Despite being banned by the National College Athletic Association (NCAA), sports betting among college athletes occurs with surprising frequency (WAGER 7(10)). In an effort to prevent or at
least minimize the amount of gambling that occurs on college campuses, the NCAA together with the National Endowment for Financial Education (NEFE) developed an online self-help guide, “Don’t bet on it: Don’t gamble on your future,” (National Endowment for Financial Education & National College Athletic Association, 1999).
The guide presents anecdotal evidence about students who suffered negative consequences of sports betting, information about the risks of on-campus betting, NCAA rules pertaining to gambling, financial success strategies, and a list of ways to stay out of gambling. Table 1 summarizes some risks and avoidance strategies reported in “Don’t bet on it…”
Table 1: Summary of Gambling Risks and Avoidance Strategies noted by the NCAA
The NCAA and NEFE should be commended for attempting to prevent a potentially serious problem for student athletes. Research suggests that athletes frequently hold attitudes that could ultimately place them at risk for gambling (Cross, Basten, Hendrick, Kristofic, & Schaffer, 1998; National Endowment for Financial Education & National College Athletic Association, 1999). More attention to student athletes is needed.
However, the means with which the risk factors and avoidance strategies were derived by the NCAA were not given and we therefore do not know whether the factors and strategies were empirically generated. Consequently, the validity of the factors that comprise this on-line self-help guide is uncertain. Similarly, it is not clear whether these factors are comprehensive; more dimensions of risk and avoidance may be necessary to make prevention possible. In addition, the brochure tends to focus on things that one should not do (e.g. don’t hang out with bookies) rather than suggesting healthy ways that student athletes can behave, thereby diverting urges to engage in risky behaviors. At times the brochure seems like a stern lecture. This strategy risks inadvertently stimulating resistance from students. Finally, “Don’t bet on it…” provides extensive financial planning strategies that are likely intended to assuage urges to make money by gambling. However, it is unclear if making money is a major reason that college students gamble, or if college students would respond favorably to financial self-help strategies.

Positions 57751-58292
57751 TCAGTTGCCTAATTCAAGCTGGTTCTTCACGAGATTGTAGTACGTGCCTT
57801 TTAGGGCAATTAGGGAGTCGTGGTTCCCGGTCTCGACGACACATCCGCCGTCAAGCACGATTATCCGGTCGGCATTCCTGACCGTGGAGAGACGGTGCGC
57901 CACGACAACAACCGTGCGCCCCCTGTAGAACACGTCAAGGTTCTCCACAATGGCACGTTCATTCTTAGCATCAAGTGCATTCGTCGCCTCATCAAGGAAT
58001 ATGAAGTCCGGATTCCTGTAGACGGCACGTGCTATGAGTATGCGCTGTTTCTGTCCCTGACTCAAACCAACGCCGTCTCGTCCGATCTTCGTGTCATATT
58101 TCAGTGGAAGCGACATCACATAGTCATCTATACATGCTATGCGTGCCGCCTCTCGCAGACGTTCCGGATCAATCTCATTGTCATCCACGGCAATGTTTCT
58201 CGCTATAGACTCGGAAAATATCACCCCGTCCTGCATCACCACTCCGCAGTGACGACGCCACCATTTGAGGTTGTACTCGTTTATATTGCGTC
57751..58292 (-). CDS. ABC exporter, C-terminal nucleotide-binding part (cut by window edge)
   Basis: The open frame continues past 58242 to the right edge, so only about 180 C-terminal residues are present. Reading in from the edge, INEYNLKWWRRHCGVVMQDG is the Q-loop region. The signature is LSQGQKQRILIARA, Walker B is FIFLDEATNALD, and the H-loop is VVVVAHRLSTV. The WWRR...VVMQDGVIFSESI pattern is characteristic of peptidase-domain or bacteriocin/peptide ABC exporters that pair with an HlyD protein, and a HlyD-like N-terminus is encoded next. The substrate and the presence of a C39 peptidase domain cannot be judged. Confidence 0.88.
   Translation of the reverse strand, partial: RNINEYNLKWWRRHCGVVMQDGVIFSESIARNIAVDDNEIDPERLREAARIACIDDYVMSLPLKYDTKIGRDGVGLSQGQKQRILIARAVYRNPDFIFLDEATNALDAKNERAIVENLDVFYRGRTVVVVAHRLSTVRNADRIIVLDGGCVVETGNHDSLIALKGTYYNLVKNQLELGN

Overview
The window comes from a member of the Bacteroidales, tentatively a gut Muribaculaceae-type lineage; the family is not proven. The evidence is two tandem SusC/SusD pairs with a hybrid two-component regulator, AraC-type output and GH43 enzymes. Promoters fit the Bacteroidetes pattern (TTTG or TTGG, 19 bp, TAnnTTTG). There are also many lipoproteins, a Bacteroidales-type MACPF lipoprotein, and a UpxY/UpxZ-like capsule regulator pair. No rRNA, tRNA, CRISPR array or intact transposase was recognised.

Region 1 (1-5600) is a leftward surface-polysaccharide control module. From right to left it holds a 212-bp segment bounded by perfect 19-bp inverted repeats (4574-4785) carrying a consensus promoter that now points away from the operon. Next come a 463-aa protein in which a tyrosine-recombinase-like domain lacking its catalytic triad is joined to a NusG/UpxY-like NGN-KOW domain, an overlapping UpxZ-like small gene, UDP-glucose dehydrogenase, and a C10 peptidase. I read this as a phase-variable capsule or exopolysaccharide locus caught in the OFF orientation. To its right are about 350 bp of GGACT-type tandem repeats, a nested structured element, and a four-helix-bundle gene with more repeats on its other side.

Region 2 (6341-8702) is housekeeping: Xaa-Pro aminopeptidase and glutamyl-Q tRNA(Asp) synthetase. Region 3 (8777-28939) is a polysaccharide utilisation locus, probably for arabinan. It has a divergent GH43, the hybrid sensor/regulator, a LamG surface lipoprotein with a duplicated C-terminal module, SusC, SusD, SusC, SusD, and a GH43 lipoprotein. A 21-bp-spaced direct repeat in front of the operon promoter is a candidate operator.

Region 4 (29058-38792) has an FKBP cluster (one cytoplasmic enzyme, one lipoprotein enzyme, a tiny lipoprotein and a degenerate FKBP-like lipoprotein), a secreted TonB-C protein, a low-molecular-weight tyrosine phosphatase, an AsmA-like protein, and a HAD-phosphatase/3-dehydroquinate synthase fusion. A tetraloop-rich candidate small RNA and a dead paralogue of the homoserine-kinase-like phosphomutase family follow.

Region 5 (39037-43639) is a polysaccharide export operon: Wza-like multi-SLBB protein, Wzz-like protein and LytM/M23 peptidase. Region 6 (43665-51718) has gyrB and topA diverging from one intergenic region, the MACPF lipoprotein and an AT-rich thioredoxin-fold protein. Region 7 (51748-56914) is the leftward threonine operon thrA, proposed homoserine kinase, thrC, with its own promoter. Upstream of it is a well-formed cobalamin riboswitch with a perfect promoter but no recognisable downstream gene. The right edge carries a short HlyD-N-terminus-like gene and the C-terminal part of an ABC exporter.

Developing an on-line resource for student athletes represents a creative and potentially important tool for limiting gambling and its adverse sequelae. However, much more research on student athletes themselves is needed to determine the best way to reach this unique population. It is essential to evaluate the impact of this resource scientifically to assure that—as the first principle of medical ethics suggests—this resource should “do no harm.”
Comments on this article can be addressed to Debi LaPlante.
Cross, M. E., Basten, J., Hendrick, E. M., Kristofic, B., & Schaffer, E.
J. (1998). Student-athletes and gambling: An analysis of attitudes towards risk-taking. Journal of Gambling Studies, 14(4), 431-439.
National Endowment for Financial Education, & National College Athletic Association. (1999). Don’t bet on it: Don’t gamble on your future. Retrieved April 29, 2002, from the World Wide Web: http://www.ncaa.org/gambling/dontbetonit/congrats2.html